The Three Keys to Discipline in Japan
For the Japanese, discipline is fundamental and must be instilled in children at an early age. Thanks to it and their sense of integrity, the Japanese maintain a sense of order.
Often, Westerners are impressed by the Japanese’s exquisite manners. But what also draws our attention is the way they position themselves in the world market by creating technologic companies that are as solid as they are productive.
We also admire their ability to recover from adversity. They did it in World War II and they also achieved it recently after the Fukushima Daiichi nuclear disaster. The Japanese are persistent, resistant, and disciplined.
The need to effectively contribute to their work and the welfare of the community is something that undoubtedly continues to attract the world’s attention and make people set high expectations for themselves. However, these high expectations have led to anxiety, stress, and high suicide rates that continue to rise year after year.
The three keys to discipline in Japan
The Japanese language itself draws a lot of attention. It has expressions that don’t exist in other languages. This is where they show the importance of recognizing others and their work. Phrases like “Otsukaresama desu” (thank you for your hard work) is, for example, a way to recognize others’ work and effort.
Therefore, discipline is that root that nourishes everything. Discipline helps boost talent. It’s even more valued than intelligence in Japan.
Here are the three keys to discipline in Japan.
Organization allows us to save time and become more effective. An organized house reflects harmony. A school where every teacher, student, and staff have clear functions improves the effectiveness of daily work.
Thus, organizing an environment allows you to optimize tasks and respond quickly to challenges.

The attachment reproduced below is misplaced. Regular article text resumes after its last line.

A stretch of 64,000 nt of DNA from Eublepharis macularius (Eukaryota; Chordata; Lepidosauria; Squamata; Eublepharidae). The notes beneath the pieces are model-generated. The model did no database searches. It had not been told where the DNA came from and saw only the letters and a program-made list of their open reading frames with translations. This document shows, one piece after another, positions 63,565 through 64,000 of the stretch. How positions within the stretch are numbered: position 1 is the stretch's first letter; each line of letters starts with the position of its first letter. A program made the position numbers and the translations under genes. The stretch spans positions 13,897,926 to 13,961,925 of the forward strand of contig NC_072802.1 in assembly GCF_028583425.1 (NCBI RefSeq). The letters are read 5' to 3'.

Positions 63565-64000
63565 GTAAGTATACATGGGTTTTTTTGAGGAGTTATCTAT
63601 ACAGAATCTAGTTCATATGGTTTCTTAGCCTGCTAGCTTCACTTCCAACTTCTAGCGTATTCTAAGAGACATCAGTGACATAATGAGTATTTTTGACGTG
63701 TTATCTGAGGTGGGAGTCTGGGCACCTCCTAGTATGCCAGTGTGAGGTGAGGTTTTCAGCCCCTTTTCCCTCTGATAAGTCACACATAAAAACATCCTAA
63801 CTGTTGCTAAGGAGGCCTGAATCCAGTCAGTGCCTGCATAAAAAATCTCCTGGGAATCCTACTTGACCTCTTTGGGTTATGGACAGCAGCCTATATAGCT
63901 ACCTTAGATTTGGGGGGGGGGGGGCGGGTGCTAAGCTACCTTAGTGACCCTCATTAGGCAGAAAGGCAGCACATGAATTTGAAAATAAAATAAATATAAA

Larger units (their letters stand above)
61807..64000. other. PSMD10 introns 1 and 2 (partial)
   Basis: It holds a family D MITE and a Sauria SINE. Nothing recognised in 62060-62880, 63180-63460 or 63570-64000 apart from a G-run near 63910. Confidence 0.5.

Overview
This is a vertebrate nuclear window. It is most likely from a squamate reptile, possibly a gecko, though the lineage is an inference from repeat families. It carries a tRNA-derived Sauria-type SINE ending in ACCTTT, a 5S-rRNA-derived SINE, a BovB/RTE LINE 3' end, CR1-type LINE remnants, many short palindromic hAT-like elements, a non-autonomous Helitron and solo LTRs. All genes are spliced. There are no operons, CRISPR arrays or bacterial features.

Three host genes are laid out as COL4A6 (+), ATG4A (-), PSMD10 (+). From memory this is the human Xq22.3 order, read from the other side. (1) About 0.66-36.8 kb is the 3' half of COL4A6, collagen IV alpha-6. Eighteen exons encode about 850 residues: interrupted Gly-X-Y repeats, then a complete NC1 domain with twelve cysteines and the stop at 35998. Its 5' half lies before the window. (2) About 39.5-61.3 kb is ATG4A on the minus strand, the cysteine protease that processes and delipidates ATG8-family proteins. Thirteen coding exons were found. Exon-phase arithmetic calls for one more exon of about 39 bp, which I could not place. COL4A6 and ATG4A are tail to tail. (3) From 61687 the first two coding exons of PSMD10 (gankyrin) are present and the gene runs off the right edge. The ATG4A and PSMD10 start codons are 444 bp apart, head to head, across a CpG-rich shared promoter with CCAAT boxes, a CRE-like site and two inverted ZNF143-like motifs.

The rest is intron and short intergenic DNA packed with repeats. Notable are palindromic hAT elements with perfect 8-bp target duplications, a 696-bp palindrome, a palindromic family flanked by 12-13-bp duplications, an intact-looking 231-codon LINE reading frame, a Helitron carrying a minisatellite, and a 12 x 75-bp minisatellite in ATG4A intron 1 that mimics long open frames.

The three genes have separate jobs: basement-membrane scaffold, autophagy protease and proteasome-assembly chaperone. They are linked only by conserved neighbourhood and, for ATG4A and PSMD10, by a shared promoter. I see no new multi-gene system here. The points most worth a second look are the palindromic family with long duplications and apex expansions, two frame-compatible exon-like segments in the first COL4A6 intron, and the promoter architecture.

We can’t ignore the fact that Japanese leaders are aware of almost every detail of day-to-day tasks. To them, it’s important for each individual to fully commit to their work.
In Japanese culture, cleaning is more than removing dirt from spaces. It’s also a way of bringing balance to our lives. Marie Kondo‘s method of organizing and cleaning houses is well-known to many. Anything dirty and messy affects well-being and the mind itself. Therefore, it’s necessary to take some steps to bring harmony to our spaces.
In Japan, they apply a methodology known as 5S:
- Seiri: Throw away anything that’s not useful nor desired.
- Seiton: Everything must have an exclusive space.
- Seiso: Each person, including children, is responsible for keeping all spaces clean,
- Seiketsu: Have standardized cleaning standards and clear rules that can be understood by all.
- Shitsuke: This term also means “discipline” and implies applying the above on a daily basis.
Another key to discipline is punctuality. This term doesn’t just imply that you should always be on time. Punctuality means to be firm with our purpose, to set a goal and fulfill it. It implies setting a series of daily goals and meeting them quickly and efficiently.
These dimensions lead to overly high expectations. In this regard, we know that many young adults under 30 in Japan opt for suicide when they’re unable to meet those expectations.
Nobody should go to such extremes when faced with oppressive demands that limit their freedom and quality of life. We should learn from Japanese people’s discipline, but their values should be applied in the proper measure in every context. We should be inspired by their integrity and resilience. However, we shouldn’t go to psychological extremes.
All cited sources were thoroughly reviewed by our team to ensure their quality, reliability, currency, and validity. The bibliography of this article was considered reliable and of academic or scientific accuracy.
- Blocker, Gene (2001) Japanese Philosophy. Sunny Press